A trial of azacitidine and lenalidomide for acute myeloid leukaemia or myelodysplasia that has come back after a stem cell transplant (VIOLA)

Cancer type:

Acute leukaemia
Acute myeloid leukaemia (AML)
Blood cancers
Myelodysplastic syndrome (MDS)




Phase 1

This trial is looking at the drugs azacitidine and lenalidomide for acute myeloid leukaemia or myelodysplasia that has come back after a stem cell transplant using cells from a donor.

Doctors can treat acute myeloid leukaemia (AML) or myelodysplasia (MDS) with high doses of chemotherapy, followed by a stem cell transplant using cells from a donor (an allogeneic transplant Open a glossary item).

But AML and MDS can come back after a transplant and are then much more difficult to treat. Researchers are looking for new treatments to help people in this situation. In this trial they are looking at 2 drugs called azacitidine and lenalidomide.

Azacitidine is already used to treat AML and MDS. It works by blocking the action of a protein which leukaemia cells need to stay alive.

Lenalidomide affects the way the immune system works. But we don’t know exactly how it works yet.

The aims of the trial are to

  • Find the highest dose of lenalidomide you can have safely with azacitidine
  • Learn more about the side effects of this drug combination
  • See if the treatment helps people with AML or MDS that has come back after a stem cell transplant

Who can enter

You may be able to join this trial if all of the following apply. You

You cannot join this trial if any of these apply. You

  • Have (or have had) a condition called graft versus host disease after your transplant, unless it is only mild (the trial team can advise you about this)
  • Have problems with your liver or kidneys
  • Have had any other cancer treatment (including experimental treatments) in the last 4 weeks
  • Have an active infection that is causing symptoms
  • Can’t have azacitidine or lenalidomide for some reason
  • Have any other medical condition that the trial team think could affect your taking part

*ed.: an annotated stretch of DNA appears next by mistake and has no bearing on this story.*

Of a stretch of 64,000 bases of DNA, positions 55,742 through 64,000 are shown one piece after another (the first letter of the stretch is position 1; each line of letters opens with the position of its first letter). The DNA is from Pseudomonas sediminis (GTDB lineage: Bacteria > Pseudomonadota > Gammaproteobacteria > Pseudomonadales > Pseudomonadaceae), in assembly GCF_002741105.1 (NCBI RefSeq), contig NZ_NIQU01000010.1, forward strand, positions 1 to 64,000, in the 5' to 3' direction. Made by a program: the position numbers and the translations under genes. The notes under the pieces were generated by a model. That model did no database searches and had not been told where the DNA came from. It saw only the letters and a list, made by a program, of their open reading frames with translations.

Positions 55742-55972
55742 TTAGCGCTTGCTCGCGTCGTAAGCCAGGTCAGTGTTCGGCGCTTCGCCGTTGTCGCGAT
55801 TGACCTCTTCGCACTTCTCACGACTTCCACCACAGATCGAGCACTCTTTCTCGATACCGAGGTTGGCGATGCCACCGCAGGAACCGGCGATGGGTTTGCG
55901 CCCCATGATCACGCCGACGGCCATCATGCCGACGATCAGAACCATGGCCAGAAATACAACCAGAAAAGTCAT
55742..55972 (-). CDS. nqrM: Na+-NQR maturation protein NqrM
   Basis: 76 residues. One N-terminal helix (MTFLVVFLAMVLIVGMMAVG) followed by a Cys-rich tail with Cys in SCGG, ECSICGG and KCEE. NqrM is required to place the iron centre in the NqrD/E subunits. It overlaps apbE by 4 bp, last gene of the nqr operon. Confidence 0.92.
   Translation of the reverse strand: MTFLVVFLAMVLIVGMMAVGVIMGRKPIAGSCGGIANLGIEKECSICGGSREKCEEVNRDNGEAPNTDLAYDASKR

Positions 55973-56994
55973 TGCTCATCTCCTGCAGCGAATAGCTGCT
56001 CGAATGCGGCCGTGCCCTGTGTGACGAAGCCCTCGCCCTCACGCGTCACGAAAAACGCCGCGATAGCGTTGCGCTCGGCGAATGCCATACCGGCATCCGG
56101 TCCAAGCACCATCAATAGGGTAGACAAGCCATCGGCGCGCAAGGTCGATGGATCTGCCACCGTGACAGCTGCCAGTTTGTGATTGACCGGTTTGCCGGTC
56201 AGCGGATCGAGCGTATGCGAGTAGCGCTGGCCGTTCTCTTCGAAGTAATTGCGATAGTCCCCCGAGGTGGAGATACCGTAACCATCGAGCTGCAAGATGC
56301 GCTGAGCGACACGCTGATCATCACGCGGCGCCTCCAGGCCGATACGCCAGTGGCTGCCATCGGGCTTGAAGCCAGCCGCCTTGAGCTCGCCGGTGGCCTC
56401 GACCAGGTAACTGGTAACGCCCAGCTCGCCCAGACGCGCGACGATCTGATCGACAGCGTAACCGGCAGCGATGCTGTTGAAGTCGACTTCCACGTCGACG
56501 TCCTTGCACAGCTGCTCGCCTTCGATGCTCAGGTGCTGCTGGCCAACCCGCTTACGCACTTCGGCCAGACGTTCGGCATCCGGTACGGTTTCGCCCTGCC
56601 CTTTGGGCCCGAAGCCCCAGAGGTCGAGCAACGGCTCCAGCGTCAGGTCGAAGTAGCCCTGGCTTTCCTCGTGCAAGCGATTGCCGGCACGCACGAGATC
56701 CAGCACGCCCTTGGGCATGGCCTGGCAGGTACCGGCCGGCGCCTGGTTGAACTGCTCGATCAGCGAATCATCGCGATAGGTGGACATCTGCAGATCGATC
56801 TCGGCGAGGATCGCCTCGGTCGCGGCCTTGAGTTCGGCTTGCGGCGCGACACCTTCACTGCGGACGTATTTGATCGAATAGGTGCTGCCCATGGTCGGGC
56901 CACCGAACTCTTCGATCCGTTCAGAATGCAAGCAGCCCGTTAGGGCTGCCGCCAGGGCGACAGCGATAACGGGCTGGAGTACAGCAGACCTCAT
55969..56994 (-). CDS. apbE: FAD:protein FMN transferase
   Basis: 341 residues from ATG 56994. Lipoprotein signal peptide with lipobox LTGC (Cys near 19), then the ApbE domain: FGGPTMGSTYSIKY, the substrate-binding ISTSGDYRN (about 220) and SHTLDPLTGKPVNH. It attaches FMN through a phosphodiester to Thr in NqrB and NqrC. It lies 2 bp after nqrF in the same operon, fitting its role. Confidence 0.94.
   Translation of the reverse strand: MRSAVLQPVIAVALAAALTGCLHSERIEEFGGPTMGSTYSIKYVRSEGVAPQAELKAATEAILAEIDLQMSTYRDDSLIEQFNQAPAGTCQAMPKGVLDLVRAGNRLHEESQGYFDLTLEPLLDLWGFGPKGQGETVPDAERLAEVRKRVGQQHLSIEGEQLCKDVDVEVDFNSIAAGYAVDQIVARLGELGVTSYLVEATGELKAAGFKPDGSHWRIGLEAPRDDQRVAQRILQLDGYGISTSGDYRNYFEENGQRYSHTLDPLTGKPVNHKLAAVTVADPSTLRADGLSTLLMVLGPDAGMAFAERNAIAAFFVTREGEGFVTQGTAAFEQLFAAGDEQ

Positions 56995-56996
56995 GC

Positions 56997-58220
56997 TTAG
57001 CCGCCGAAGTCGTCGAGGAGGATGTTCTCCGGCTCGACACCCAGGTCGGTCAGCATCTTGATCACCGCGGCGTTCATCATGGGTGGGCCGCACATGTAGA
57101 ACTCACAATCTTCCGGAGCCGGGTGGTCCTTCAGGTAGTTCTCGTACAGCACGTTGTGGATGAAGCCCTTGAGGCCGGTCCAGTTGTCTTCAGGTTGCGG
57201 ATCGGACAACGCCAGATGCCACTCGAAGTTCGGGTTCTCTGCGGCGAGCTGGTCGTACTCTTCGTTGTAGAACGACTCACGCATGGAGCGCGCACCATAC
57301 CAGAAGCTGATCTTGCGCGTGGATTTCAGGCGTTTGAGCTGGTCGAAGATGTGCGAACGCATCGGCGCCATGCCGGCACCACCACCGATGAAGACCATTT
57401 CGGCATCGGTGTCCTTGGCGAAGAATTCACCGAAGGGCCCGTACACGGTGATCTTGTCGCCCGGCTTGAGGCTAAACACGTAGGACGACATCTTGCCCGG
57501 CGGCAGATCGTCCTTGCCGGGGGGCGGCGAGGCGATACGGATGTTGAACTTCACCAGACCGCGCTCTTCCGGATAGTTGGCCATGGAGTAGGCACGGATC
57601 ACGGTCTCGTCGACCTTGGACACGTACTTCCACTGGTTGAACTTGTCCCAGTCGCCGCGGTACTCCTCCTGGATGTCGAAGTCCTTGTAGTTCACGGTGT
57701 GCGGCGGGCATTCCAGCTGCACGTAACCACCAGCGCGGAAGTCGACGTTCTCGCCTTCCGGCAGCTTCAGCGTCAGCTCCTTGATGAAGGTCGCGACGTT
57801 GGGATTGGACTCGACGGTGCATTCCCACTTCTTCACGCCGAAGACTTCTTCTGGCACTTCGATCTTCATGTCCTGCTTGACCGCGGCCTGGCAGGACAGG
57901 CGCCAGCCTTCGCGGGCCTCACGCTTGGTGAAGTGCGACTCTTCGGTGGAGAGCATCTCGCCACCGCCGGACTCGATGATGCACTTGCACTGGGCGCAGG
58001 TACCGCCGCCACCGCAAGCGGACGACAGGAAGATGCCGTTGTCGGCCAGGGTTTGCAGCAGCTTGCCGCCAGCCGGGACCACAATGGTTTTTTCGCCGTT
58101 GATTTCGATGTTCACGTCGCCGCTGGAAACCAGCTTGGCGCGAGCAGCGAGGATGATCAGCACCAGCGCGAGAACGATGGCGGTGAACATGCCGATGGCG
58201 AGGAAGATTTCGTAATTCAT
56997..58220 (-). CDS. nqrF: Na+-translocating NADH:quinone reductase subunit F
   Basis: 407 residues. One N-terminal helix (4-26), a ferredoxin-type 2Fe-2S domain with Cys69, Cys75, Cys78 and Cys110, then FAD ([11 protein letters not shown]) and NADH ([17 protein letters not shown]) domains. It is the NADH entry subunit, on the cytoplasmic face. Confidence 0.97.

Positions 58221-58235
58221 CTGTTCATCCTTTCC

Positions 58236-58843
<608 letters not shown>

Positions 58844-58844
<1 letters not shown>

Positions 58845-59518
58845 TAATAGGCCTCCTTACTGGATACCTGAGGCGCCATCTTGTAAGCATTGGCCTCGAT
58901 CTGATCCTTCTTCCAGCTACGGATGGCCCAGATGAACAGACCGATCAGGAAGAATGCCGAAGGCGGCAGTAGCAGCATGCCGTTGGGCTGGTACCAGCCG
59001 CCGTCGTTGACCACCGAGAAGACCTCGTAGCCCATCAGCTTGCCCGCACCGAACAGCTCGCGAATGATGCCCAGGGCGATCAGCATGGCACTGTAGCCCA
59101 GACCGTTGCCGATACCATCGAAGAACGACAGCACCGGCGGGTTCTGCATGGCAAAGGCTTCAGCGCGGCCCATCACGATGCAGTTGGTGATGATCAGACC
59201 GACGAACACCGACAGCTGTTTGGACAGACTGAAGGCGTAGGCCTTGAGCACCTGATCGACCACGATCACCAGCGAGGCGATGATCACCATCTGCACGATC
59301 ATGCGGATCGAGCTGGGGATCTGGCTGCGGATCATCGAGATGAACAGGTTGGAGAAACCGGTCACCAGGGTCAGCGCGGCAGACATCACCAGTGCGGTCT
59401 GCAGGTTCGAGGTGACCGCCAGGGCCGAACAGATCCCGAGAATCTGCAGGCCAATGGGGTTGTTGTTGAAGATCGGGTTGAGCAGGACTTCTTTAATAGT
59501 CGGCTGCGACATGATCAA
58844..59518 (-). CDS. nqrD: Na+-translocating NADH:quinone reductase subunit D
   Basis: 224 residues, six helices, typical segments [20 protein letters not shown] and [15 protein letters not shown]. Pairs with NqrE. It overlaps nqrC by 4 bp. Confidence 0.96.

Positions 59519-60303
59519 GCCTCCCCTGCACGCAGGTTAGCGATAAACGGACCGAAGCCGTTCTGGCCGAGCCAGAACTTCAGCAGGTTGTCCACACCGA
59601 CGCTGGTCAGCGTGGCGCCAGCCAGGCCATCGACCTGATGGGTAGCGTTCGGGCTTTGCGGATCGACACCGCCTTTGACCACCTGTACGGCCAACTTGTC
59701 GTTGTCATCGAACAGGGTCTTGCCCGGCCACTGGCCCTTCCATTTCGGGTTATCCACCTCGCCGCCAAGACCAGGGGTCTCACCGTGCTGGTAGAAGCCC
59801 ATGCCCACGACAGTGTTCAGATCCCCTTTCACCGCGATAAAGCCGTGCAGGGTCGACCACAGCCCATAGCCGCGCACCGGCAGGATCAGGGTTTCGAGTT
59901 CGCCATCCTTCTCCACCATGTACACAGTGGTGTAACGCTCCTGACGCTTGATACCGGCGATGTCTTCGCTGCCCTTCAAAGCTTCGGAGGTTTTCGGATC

• Are pregnant or breastfeeding

Trial design

This is a phase 1 trial. The researchers need about 30 people to join. Everybody taking part has azacitidine and lenalidomide.

The researchers are testing 7 different doses of lenalidomide. The dose you have will depend on when you join the trial.

You have azacitidine as injections just under your skin. You take lenalidomide capsules by mouth.

Your treatment will be in 6 week periods called cycles of treatment.

In each cycle of treatment you have

  • Azacitidine injections on 7 days
  • Lenalidomide capsules each day for 3 weeks, starting the day after you finish having azacitidine

You have 6 cycles of treatment lasting about 9 months all together. But if it is helping and you don’t have bad side effects, the trial team may talk to you about having the trial treatment for longer.

Hospital visits

You see the trial team and have some tests before you start treatment. The tests include

You see the trial team and have regular blood tests throughout the trial. You have a bone marrow test after the 3rd and 6th cycles of treatment. It is also possible that the trial team will want you to have more bone marrow tests.

At the beginning of each cycle of treatment, you go to hospital 7 times to have the azacitidine injections. Each visit will last between 1 and 3 hours. Depending on where you are having your treatment, it may be possible for a nurse to come and give your injections at home.

When you finish treatment, you see the trial team and have some blood tests 4 weeks later. The trial team will also check how you are after a year.

Side effects

Having azacitidine and lenalidomide together is an experimental treatment and there may be side effects we don’t know about yet.

The most common side effects of azacitidine include

The most common side effects of lenalidomide include

  • A drop in blood cells causing an increased risk of infection, bleeding problems, tiredness and breathlessness
  • Blurred vision
  • Diarrhoea or constipation
  • Pain including in your chest, joints and muscles
  • Feeling or being sick
  • Feeling tired, weak or unwell
  • High temperature (fever)
  • Chest infection (pneumonia) and other infections
  • Sore throat
  • Stuffy nose
  • Weight loss
  • Loss of appetite and taste changes
  • Changes to the balance of chemicals in your blood
  • Dizziness
  • Headache
  • Changes to your sense of touch
  • Shaking
  • Cough
  • Blood clots
  • Dry skin and itching
  • An allergic reactions

The trial team will talk to you about all the possible side effects before you agree to take part.



Recruitment start:

Recruitment end:

How to join a clinical trial

Please note: In order to join a trial you will need to discuss it with your doctor, unless otherwise specified.

Please note - unless we state otherwise in the summary, you need to talk to your doctor about joining a trial.

Chief Investigator

Professor Charles Craddock

Supported by

Cancer Research UK Clinical Trials Unit - Birmingham
Experimental Cancer Medicine Centre (ECMC)
NIHR Clinical Research Network: Cancer
University of Birmingham

Questions about cancer? Contact our information nurses

Freephone 0808 800 4040

Last review date

CRUK internal database number:


Please note - unless we state otherwise in the summary, you need to talk to your doctor about joining a trial.

Over 60,000 cancer patients enrolled on clinical trials in the UK last year.

Last reviewed:

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